430–438
I60–I69
430–438
I60–I69
Heart failure
428
I50
428
I50
Cardiac arrest/arrhythmias
427
I46–I49
427
I46–I49
Cardiomyopathy
425
I42, I43
425
I42, I43
Other diseases of circulatory system
-
-
390-405, 415-417, 420-424, 426, 429, 440-459
I00–I15, I26–I28, I30–I41, I44, I45, I51, I52, I70–I99
CVD; cardiovascular disease, ICD; international classification of diseases -9 indicates ninth revision used to classify death records and hospital records until 1999, -10 indicates tenth revision used after 1999 to classify death records and hospital records
We categorised patients in accordance with previous publications into the following four age groups at start of RRT: 0–<2 years old, 2–<6 years old, 6–<12 years old and 12–<18 years old [ 19, 20]. We classified PRD according to the ERA-EDTA coding system [ 21] and grouped it as CAKUT, glomerulonephritis (GN) and other. The other category includes cystic kidney disease, hereditary nephropathy, ischaemic renal failure, haemolytic-uraemic syndrome (HUS), metabolic disorders, vasculitis and miscellaneous. We categorised initial type of RRT as haemodialysis (HD), peritoneal dialysis (PD) and pre-emptively transplanted (pre-Tx). We classified RRT patterns during follow-up into four categories: started on HD and not transplanted during follow-up (HD + Tx-), started on PD and not transplanted during follow-up (PD + Tx-), pre-Tx and transplanted ever after starting RRT on dialysis (D + Tx+).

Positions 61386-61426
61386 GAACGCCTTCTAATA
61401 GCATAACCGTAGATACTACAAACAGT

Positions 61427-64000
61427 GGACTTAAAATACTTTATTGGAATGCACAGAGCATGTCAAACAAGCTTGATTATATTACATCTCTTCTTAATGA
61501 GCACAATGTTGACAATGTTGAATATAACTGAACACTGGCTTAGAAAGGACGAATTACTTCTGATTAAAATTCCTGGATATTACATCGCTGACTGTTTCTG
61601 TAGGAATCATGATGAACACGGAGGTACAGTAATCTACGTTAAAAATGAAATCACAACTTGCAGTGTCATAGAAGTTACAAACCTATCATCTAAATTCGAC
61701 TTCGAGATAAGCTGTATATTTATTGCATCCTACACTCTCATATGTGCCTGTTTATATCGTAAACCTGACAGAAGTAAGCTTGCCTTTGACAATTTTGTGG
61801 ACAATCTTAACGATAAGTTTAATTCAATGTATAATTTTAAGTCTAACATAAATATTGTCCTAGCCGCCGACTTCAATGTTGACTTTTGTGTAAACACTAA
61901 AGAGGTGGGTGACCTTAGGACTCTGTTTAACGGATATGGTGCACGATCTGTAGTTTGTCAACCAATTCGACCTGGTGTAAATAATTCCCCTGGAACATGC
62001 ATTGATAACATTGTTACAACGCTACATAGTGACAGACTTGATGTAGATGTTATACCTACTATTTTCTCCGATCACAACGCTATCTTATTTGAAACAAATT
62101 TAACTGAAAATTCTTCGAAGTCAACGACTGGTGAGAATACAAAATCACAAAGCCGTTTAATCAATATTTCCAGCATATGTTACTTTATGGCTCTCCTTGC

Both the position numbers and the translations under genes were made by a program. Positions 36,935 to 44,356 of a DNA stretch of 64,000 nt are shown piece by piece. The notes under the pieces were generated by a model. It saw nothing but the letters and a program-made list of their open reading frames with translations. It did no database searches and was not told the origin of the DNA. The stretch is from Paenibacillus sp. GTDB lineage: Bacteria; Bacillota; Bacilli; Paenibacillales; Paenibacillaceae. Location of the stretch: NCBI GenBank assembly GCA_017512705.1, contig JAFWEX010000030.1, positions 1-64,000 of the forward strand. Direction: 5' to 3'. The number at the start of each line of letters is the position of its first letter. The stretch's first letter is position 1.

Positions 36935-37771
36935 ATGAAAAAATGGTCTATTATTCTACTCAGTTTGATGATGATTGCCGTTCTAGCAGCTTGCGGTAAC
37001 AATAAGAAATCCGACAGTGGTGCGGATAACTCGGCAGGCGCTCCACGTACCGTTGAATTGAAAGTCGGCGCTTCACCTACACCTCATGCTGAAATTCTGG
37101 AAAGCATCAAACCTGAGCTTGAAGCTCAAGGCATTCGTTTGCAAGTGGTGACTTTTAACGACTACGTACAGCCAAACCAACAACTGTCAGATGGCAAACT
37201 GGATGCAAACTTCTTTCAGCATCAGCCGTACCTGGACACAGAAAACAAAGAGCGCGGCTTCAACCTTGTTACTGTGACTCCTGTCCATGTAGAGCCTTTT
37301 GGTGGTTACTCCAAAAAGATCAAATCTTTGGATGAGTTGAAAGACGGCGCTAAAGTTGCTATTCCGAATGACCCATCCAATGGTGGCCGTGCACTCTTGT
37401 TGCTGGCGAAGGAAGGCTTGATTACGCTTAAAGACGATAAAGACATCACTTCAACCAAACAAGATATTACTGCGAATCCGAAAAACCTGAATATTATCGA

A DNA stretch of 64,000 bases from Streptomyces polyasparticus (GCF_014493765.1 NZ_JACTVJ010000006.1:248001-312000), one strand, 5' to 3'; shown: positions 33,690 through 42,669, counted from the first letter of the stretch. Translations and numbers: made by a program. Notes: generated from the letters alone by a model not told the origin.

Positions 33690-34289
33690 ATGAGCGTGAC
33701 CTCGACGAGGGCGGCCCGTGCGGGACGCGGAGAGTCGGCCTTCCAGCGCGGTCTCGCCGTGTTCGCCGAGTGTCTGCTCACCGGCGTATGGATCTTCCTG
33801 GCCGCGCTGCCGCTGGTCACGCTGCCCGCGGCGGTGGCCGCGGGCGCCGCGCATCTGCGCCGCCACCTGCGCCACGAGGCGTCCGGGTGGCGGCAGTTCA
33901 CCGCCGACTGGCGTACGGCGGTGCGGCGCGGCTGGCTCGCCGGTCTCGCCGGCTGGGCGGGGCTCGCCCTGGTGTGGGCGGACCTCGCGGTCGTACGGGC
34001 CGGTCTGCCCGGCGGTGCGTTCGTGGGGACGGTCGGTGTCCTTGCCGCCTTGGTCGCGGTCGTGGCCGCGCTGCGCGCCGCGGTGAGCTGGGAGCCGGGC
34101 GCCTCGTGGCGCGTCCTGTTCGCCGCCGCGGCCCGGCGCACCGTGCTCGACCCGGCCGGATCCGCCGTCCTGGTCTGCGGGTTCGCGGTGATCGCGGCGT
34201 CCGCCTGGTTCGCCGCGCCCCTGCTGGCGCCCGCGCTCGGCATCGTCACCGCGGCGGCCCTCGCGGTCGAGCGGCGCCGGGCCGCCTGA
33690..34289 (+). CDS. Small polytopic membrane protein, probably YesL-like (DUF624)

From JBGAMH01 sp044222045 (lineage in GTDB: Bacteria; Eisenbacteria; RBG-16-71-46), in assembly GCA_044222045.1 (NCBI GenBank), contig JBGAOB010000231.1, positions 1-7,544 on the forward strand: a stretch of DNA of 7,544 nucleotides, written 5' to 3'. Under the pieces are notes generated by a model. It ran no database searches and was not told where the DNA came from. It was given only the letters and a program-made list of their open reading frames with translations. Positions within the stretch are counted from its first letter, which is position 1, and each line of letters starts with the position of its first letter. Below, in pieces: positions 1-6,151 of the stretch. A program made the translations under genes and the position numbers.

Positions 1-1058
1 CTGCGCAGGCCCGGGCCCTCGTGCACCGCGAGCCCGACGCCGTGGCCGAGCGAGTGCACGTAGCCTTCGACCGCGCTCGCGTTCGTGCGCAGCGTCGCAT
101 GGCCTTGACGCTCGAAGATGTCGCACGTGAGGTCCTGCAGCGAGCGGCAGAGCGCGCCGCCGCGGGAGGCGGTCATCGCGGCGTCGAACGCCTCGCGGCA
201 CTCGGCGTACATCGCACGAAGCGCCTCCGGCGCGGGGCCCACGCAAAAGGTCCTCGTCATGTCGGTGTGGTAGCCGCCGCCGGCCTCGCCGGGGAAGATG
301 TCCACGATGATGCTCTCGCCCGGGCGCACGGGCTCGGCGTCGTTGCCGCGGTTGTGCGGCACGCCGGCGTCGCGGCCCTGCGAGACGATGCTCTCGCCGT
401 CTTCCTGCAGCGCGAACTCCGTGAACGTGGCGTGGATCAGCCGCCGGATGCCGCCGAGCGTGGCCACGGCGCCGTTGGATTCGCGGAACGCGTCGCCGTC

Statistical methods

We calculated crude all-cause mortality and CVD incidence rates per 100 person years of follow-up. We used unadjusted cumulative incidence competing risk (CICR) analysis to estimate the risk of mortality and cardiovascular disease by initial RRT modality [ 22] and accompanying 95% confidence intervals [ 23]. Cause-specific Cox proportional hazard regression analyses were used to describe survival probabilities and risk of outcomes by age at start of RRT, sex, PRD and RRT modality. Patients were censored after experiencing the outcome of interest as only first occurring events are taken into account. We evaluated the proportional hazard assumption graphically using log minus log plots. We adjusted the estimates of associations from Cox proportional hazard models for possible confounding factors including age at start of RRT, sex, PRD, initial RRT modality and period of start of RRT (1961–1990, 1991–2000 and 2001–2013). Data were complete for all variables included in the Cox regression analyses.